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Firebrand head of one of NYPD’s largest unions resigns after FBI raid on his office and home

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The head of New York City’s main police union resigned Tuesday night, hours after the FBI raided his office and home as part of an investigation potentially linked to mismanagement of funds.

The union is led by the controversial Sgt. Ed Mullins, who is facing two departmental discipline trials. His Long Island home was also searched later on Tuesday

Ed Mullins has led the Sergeant’s Benevolent Association since 2002 and was a prominent, controversial figure.

The SBA Executive Board said in a statement: “Given the seriousness of this matter and the uncertainty of its outcome, the SBA Executive Board has requested that President Mullins resign…

“The day-to-day functioning and important business of the SBA cannot be inferred by the existence of this investigation.”

Nearly a dozen federal agents carried boxes of paperwork from SBA headquarters in downtown Manhattan Tuesday morning, according to a video of the scene.

They descended on Mullins’ Long Island home later in the day, according to the New York Daily News.

On images obtained by ABC News, Mullins was seen at his home on Tuesday.

The FBI said they were conducting “a law enforcement action in connection with an ongoing investigation” and did not provide further details about the sweeps.

Two sources told the New York Times that the union is under investigation by the FBI and the public corruption unit of the US law firm in Manhattan.

A source told NY1 the raids are linked to mismanagement of funds.

Mullins is seen Tuesday afternoon after his Port Washington home was raided by the FBI

Mullins is seen Tuesday afternoon after his Port Washington home was raided by the FBI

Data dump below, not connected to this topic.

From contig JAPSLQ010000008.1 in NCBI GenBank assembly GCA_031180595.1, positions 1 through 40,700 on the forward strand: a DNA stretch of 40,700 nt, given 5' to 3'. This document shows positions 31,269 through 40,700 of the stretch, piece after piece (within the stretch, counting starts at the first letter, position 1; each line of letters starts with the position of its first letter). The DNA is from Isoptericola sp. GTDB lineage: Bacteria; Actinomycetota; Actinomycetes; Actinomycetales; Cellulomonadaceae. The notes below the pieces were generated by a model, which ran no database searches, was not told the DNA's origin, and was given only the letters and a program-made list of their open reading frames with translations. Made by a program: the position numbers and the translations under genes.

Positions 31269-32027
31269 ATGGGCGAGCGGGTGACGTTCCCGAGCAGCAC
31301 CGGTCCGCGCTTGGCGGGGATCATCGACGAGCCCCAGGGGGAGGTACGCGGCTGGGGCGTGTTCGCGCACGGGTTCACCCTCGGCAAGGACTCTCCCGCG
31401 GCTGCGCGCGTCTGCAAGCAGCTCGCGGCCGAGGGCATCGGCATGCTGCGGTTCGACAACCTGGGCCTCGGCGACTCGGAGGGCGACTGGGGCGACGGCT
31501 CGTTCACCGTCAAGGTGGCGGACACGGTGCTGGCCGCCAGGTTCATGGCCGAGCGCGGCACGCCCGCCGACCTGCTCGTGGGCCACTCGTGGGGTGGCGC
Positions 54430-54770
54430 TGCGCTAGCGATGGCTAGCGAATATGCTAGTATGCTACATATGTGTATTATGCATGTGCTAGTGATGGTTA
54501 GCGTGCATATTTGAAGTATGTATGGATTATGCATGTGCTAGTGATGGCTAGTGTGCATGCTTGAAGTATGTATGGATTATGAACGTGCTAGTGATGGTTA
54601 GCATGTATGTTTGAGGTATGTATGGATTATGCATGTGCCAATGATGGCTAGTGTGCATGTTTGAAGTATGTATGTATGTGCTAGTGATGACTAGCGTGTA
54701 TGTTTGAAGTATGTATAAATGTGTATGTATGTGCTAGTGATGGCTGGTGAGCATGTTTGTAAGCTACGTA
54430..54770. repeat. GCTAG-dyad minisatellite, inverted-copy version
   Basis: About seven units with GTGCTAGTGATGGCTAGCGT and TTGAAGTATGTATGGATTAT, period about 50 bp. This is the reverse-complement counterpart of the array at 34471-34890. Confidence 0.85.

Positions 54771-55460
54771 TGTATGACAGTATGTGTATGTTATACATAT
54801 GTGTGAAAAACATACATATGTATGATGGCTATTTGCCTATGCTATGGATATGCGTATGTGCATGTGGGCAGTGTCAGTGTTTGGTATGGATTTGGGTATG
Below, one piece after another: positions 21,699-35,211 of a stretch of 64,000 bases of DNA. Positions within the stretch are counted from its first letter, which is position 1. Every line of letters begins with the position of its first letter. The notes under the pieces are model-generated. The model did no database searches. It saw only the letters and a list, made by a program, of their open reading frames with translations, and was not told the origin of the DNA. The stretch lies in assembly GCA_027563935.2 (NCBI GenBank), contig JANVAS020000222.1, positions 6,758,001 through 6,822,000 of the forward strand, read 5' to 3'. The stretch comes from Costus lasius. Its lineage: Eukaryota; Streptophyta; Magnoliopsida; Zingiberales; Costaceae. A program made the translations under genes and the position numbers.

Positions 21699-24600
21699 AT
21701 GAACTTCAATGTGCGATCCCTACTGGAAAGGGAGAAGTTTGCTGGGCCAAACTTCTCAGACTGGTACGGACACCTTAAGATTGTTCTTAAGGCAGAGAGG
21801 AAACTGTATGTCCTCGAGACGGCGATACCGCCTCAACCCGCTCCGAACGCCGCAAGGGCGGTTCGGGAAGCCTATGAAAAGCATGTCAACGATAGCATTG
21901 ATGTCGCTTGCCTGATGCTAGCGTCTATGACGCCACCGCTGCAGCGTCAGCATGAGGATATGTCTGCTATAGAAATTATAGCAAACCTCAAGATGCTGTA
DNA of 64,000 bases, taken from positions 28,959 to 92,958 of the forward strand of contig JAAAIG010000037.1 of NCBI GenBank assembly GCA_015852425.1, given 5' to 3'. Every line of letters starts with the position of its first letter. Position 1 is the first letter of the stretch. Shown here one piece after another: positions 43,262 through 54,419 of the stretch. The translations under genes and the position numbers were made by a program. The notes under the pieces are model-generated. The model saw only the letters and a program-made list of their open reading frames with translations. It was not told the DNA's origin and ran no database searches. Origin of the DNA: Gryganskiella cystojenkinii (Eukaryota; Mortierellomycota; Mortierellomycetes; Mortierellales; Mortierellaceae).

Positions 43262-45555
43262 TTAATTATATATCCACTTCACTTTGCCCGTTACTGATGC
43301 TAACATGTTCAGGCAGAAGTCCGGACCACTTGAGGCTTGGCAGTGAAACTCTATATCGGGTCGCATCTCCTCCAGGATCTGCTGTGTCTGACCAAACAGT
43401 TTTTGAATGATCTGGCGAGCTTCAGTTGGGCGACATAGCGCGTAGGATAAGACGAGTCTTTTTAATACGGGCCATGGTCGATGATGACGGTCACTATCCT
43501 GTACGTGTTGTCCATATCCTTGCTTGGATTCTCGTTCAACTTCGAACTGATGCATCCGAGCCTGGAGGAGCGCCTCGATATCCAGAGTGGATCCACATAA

FBI Agents Run Boxes from the NYPD Sergeants Benevolent Association on Tuesday

FBI Agents Run Boxes from the NYPD Sergeants Benevolent Association on Tuesday

Mayor Bill de Blasio, often criticized by union leader Ed Mullins, declined to comment on the raid but accused Mullins Tuesday of

Mayor Bill de Blasio, often criticized by union leader Ed Mullins, declined to comment on the raid but accused Mullins Tuesday of “divisiveness” and “destructive” language

The FBI has only said they raided the union 'in connection with an ongoing investigation'

The FBI has only said they raided the union ‘in connection with an ongoing investigation’

A source told the New York Times that the US Attorney’s Public Corruption Unit is involved

A source told NY1 the search is linked to mismanagement of funds.  Above, the SBA's union office at 35 Worth Street in Manhattan

A source told NY1 the search is linked to mismanagement of funds. Above, the SBA’s union office at 35 Worth Street in Manhattan

The SBA union is led by NYPD Sgt. Edward Mullins since July 2002. It represents approximately 13,000 current and former New York Police Department sergeants.

Supervisors are represented by the larger Police Benevolent Association.

The controversial officer is a well-known critic of Mayor Bill de Blasio, whom he called “an idiot” in an interview with Fox News contributor Sara Carter last year after the mayor criticized a large funeral gathering in the Orthodox Jewish community.